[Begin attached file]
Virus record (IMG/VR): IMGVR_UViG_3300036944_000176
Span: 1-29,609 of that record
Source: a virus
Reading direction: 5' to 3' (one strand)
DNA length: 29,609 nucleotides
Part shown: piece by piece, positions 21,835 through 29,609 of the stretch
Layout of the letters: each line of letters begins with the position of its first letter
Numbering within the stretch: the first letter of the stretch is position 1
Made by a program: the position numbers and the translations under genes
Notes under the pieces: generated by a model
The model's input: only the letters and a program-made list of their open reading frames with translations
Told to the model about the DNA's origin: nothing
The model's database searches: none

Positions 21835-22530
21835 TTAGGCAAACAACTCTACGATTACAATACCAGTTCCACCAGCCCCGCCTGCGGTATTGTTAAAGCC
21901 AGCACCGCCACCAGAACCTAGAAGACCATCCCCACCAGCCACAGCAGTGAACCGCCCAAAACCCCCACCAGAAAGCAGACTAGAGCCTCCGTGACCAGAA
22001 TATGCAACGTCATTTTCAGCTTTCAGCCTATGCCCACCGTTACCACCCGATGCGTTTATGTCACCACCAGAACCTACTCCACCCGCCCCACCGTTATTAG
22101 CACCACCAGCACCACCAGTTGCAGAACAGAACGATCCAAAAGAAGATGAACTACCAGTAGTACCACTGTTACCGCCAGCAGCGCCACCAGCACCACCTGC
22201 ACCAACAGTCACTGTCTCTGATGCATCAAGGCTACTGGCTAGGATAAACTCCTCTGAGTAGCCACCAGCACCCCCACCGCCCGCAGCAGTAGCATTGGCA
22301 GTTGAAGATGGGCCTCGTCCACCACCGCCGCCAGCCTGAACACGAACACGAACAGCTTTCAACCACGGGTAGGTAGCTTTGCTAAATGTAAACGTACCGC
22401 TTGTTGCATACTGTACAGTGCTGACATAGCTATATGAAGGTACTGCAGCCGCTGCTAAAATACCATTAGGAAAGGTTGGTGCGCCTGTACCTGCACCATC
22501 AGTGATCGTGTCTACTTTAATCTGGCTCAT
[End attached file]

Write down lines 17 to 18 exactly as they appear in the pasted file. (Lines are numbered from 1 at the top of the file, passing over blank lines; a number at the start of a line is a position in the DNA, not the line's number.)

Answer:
22001 TATGCAACGTCATTTTCAGCTTTCAGCCTATGCCCACCGTTACCACCCGATGCGTTTATGTCACCACCAGAACCTACTCCACCCGCCCCACCGTTATTAG
22101 CACCACCAGCACCACCAGTTGCAGAACAGAACGATCCAAAAGAAGATGAACTACCAGTAGTACCACTGTTACCGCCAGCAGCGCCACCAGCACCACCTGC